At first glance, the women's Columbia Newton Ridge Plus Waterproof Amped boots are some of the most traditional-looking boots in this review. Brown leather uppers, bright red laces, and clunky looking soles bring Paul Bunyan to mind. After wearing them around a bit, we found these boots to be some of the most comfortable right out of the box. They break in quickly and are great for shorter hikes or if you're getting into hiking. They also come at an excellent price. Because they are mostly leather and quite sturdy, they lack the breathability that is helpful on longer, more strenuous outings. For more support and overall better value, the Best Buy-winning Keen Targhee III is our favorite combination of price and performance, although it's still a large jump from this $80 pair. If you plan on hiking more than just a few times per year, though, the Keen's are the way to go.
Columbia Newton Ridge Plus Waterproof Amped - Women's Review
Compare prices at 2 resellers Pros: Inexpensive, comfortable, good for a wide foot, simple design
Cons: Lacks breathability, lacks support underfoot
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Our Analysis and Test Results
The Newton Ridge received its highest scores in the comfort, weight, and water resistance metrics. These boots are comfortable for wearing around town or on shorter hikes, as opposed to long, technical outings.
Where the Columbia Newton Ridge shines is in this metric. These boots are some of the most comfortable we tested right out of the box. Though they look like they would be stiff and hard to break in with all that leather, these boots are quite the opposite. They take very little time to break in and lack the stiffness that other mostly-leather boots have. Compared to the Oboz Sapphire or the Oboz Bridger Mid BDry, these boots are very soft. This can be a huge plus initially regarding comfort, but we did find that on longer hikes, the Newton Ridges did not provide the level of support, and thus comfort, we are used to. These boots are comfortable, but not truly designed for rugged or long outings.
Regarding support, the Columbia Newton Ridge boots are decent, but not exceptional. When we tested the rigidity of the soles (by twisting them laterally between two hands, the boots did not hold their shape at all. This implies a flexible, and thus less supportive, sole. It also means that the boots have a decent amount of flex in the forefoot.
In comparison, when we performed the same test on the HOKA Tor Ultras, they did not bend laterally at all. The HOKA's are some of the most supportive boots we came across in this review. The Keen Targhee III is much stiffer and more supportive than the Newton Ridge.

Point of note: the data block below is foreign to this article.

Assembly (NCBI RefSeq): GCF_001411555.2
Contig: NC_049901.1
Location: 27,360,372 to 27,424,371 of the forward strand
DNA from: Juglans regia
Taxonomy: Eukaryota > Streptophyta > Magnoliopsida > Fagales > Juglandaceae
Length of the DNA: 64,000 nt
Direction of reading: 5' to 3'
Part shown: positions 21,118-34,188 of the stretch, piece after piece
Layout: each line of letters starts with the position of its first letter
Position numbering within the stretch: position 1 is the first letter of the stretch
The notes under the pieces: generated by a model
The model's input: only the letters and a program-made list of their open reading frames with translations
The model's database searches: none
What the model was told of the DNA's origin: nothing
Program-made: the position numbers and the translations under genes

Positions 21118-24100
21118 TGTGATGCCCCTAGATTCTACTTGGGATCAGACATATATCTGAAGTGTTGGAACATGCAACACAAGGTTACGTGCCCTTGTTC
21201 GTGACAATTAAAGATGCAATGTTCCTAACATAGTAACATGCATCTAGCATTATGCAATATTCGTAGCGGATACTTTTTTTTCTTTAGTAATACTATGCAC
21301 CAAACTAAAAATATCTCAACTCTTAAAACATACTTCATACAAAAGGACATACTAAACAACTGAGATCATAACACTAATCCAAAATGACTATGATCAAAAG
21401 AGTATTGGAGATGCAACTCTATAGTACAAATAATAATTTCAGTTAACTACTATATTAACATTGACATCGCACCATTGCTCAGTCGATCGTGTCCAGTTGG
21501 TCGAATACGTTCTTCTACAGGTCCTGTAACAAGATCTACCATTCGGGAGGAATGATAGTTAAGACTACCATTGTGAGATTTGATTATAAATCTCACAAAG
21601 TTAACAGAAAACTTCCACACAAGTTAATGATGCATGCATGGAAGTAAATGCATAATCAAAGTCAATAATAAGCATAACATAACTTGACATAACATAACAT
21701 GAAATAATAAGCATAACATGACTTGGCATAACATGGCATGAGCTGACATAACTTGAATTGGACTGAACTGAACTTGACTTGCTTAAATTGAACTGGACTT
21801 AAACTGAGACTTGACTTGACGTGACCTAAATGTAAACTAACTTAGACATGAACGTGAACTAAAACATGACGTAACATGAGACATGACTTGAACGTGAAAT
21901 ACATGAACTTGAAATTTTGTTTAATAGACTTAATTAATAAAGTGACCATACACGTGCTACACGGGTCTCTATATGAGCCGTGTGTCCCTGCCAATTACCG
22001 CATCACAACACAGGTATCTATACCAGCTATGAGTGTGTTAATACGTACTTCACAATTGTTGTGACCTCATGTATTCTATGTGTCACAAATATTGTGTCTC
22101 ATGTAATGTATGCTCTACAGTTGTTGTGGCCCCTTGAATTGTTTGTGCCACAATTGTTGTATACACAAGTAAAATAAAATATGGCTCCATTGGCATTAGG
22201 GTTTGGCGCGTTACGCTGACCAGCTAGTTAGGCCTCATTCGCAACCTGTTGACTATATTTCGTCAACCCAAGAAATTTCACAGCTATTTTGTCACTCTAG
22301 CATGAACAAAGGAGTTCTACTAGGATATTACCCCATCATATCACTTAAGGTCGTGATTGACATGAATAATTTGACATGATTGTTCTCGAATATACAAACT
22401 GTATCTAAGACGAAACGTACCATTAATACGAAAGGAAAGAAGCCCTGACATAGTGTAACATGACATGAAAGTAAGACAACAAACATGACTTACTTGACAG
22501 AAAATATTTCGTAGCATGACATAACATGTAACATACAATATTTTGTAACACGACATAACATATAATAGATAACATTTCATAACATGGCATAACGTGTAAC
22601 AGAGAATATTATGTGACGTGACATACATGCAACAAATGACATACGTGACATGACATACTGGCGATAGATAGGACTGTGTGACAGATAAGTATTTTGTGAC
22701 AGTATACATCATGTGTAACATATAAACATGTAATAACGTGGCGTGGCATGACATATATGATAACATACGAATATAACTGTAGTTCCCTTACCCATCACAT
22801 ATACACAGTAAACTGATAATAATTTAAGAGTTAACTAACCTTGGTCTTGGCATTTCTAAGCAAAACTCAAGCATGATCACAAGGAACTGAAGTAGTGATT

Weighing in at 1.75 pounds, the Columbia Newton Ridge falls into the middle of the pack in this metric. Both the Oboz Sapphire and the Ahnu Montara III have similar weights. All of these boots are mid-weight hikers designed for shorter day hikes and travel in moderate terrain. It should also be noted that these boots all have almost entirely leather uppers, which adds a bit to their weight, but also to their longevity.
The Omni-Grip rubber soles on the Newton Ridges provide some traction on moderately rocky trails, but for off-trail scrambling and more technical hikes, these boots do not perform very well. Since they are designed for shorter, more moderate hikes, this is ok, but we found them to be slippery on granite slabs and talus.
Here, the Newton Ridges performed surprisingly well. These boots have very few seams since the upper consists of almost entirely one piece of leather. Columbia claims that the boots are waterproof and seam-sealed, and as far as we could tell, they held up to this claim. After being fully submerged, water will start to leak in through the tongue, but for puddles and rainy hikes, the Newton Ridges will keep your feet quite dry. The Ahnu Montara III performs similarly, which makes sense because they also have almost entirely leather uppers. Regarding breathability, nothing beats the award-winning Salomon X Ultra 3 Mid GTX. The combination of mesh and leather provide a breathable barrier from water.
Throughout our three-month test period, the Columbia Newton Ridges showed very little sign of wear and tear. The leather uppers are durable, none of the seams blew out, and the soles remained intact. That said, these boots are much less expensive than the majority of the models in this review, and unfortunately, that means that they will probably wear out faster. The construction is just not meant to last as long as that of a $230 boot like the Lowa Renegade GTX. That said, for those just getting into hiking or planning on using these boots for occasional or moderate outings, the Newton Ridge is a good option.
These boots are a fine introductory boot for those just getting started in the hiking world. They are stylish, versatile, and provide plenty of comfort with very little break-in time. For longer hikes, the Newton Ridge is not the best option, since they do not provide the support needed for logging lots of miles. For a step up in performance, but also a price increase, check out the Keen Targhee III Mid.
The Newton Ridge boots are the most affordable boots we reviewed. Sold online for $80, the price is hard to beat for an ankle-high, leather, waterproof boot. If they are well taken care of and used mostly on well-maintained hiking trails, the Newton Ridges should last a fairly long time. We think these are a good bargain for an introductory hiking boot, but not on the performance level of high-end models we reviewed.
In conclusion, the Columbia Newton Ridge is a fairly basic and inexpensive hiking boot. The price is right, and there are no secrets or surprises with this boot — you get what you pay for. They are waterproof, stylish, and comfortable, making for a great boot for those who are not planning on logging tons of miles on the trail.
— Jane Jackson